At 4 months old, you might feel like you’ve got this sleeping thing nailed… or it might be a hot mess. And mama, we’re here to tell you it’s all normal.
While establishing a 4-month-old sleep schedule might be the goal, it’s still likely that every day might be a little (or a lot) different.
So what’s the best way to navigate a sleep schedule for 4-month-old babies? And what’s the deal with the 4-month sleep regression? Don’t worry, we’ve got the answers to your questions.
Keep reading for our top tips to establish a 4-month sleep schedule.
In this article 📝
- How to get a 4-month-old on a sleep schedule
- 4-month-old wake window
- How much sleep does a 4-month-old need?
- 4-month-old nap schedule
- What time should a 4-month-old go to bed?
- How long can a 4-month-old sleep at night?
- What are the signs of 4-month sleep regression?
How to get a 4-month-old on a sleep schedule
At 4 months old, your little peanut is still very young, so it’s up to you whether you want to start some kind of sleep training to help your little one nod off.
One way some moms might start introducing a more structured sleep schedule is to wake their baby at the same time every day, so you start your day with predictability.
This can help establish a morning routine, which may come in especially handy if you have older children to get to school or are heading back to work.
4-month-old wake window
Whether you decide on a strict wake-up time or not, 4-month-old sleep schedules tend to work off wake windows rather than specific times for bedtime or naps.
For most 4-month-old babies, the wake window is about 1.5-2 hours.
Noticing your baby’s early tired signs and keeping an eye on how long they’ve been awake can help you get them ready and into their crib for their next nap before they become overtired.
Tired signs will vary from baby to baby, but common ones will be getting fussier, staring into the distance and not maintaining eye contact, and rubbing their ears or eyes.
How much sleep does a 4-month-old need?
The average 4-month-old will need around 14 hours of sleep per 24 hours.
Commonly, this will be divided into 10-11 hours overnight, with three to four hours of naps during the day.
But remember, this is an average only, and it’s normal for babies to vary from these guidelines!
4-month-old nap schedule
The three to four hours of day sleep a 4-month-old requires is usually broken down into three or four naps per day.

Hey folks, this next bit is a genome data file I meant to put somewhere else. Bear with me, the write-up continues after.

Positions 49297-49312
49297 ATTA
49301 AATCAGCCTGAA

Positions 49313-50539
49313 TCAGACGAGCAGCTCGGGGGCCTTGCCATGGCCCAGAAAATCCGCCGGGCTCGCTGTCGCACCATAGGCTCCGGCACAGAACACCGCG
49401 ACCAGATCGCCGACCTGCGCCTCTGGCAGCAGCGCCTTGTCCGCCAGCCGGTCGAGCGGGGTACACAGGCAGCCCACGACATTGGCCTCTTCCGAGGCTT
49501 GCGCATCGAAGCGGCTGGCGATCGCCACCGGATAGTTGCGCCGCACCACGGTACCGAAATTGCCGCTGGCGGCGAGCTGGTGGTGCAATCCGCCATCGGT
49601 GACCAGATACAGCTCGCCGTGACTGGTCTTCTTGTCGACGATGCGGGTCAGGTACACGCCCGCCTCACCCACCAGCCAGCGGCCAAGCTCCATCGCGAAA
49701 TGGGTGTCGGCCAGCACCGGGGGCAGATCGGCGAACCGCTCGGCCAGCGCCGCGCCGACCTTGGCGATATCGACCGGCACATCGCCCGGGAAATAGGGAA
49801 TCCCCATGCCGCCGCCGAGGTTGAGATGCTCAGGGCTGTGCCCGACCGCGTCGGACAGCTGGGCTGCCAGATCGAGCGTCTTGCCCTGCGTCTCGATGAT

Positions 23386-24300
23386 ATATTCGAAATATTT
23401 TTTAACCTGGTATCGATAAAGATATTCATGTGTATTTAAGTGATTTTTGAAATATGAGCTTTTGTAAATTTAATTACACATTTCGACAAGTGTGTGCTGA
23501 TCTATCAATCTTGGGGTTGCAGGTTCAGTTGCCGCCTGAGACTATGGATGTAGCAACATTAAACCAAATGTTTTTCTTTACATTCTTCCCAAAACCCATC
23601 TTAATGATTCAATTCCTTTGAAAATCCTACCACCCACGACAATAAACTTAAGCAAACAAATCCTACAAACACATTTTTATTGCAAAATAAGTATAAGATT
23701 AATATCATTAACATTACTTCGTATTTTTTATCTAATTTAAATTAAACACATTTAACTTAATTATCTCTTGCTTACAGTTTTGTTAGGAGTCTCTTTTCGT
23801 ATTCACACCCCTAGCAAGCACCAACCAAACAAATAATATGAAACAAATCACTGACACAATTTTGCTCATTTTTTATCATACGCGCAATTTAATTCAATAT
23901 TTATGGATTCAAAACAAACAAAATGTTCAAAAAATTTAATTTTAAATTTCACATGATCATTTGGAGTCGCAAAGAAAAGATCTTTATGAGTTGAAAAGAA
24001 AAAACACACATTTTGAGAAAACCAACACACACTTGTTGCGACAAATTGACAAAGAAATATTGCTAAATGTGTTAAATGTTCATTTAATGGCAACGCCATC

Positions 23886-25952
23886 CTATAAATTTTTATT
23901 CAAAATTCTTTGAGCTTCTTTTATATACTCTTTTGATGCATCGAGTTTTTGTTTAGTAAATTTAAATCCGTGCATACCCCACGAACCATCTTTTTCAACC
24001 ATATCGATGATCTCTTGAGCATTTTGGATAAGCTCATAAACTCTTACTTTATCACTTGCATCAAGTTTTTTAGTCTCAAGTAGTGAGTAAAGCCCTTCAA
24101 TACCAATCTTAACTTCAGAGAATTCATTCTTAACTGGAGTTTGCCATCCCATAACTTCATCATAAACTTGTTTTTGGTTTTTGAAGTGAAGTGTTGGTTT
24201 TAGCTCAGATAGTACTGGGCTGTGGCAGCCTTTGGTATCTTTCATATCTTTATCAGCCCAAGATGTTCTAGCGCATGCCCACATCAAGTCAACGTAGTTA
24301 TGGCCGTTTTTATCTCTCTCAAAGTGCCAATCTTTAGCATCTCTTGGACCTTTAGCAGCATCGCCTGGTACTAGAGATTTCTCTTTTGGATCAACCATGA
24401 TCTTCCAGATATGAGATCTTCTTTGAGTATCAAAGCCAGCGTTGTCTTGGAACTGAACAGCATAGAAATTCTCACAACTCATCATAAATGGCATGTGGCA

It’s normal for your baby to need three naps one day but four the next, so remaining flexible will help you until they’re a bit older and their sleep is more predictable.
Naps at this age can vary anywhere from 30 minutes to a few hours. It might be a good idea to wake your baby if they have been napping for over two hours, so it doesn’t interfere with their night sleep.
What time should a 4-month-old go to bed?
Bedtimes will vary from day to day and from baby to baby, but you might expect a bedtime for a 4-month-old to be between six pm and eight pm.
Be aware of the awake time from the last nap of the day, and don’t be afraid to use an earlier bedtime to avoid overtiredness.
Although you may think that a longer awake window before bed might encourage your baby to sleep for a longer period overnight, it can have the opposite effect.
Overtired babies will often wake after the first cycle of their night sleep – around 45 minutes after you put them down – and it can be difficult to settle to sleep again at this time.
How long can a 4-month-old sleep at night?
Overnight sleep for a 4-month-old is usually about 10-11 hours, which will commonly be interrupted by one or two feeds (breast or bottle).
If your baby is gaining weight and feeding well throughout the day, there is no need to be concerned if your baby is sleeping through the night.
Just don’t brag about it too much!
What are the signs of 4-month sleep regression?
Uh oh. The two words no mama wants to hear are “sleep regression.” So what do we know about the one that commonly crops up around 4 months?
This one is all to do with your baby’s sleep patterns maturing, so rather than a regression, it’s actually a progression into their permanent sleeping ability.
It’s all to do with their circadian rhythms changing, and the fact that they are producing their own melatonin (sleep hormones) rather than relying on the hormone stores they inherited from you in utero.
While it all sounds great in theory, it can create some pretty difficult-to-deal-with short-term effects on their sleep patterns.
Babies going through the 4-month sleep regression (that can happen anytime between three to five months) will often:
- Have shorter naps throughout the day (30-45 mins).
- Wake frequently overnight.
- Be fussier or cry more upon waking from naps.
- Be more difficult to settle to sleep.
At this age, babies are more aware of the world around them, so if they rely on something to fall asleep initially at the start of a nap or bedtime, they will look for this same sleep association at every wake-up.
This may be a pacifier, being fed to sleep, or being rocked or held to sleep.
While it can be a difficult habit to break, if you want your little one to start being able to settle themselves back to sleep between sleep cycles to have longer naps and fewer overnight wakings, settling your baby to sleep in their crib or cot can help.
As always, there’s no right or wrong, so try not to judge yourself, or your baby, against others. And remember, if today has gone off the rails before lunchtime, it’s cool. Tomorrow is another day. You got this!
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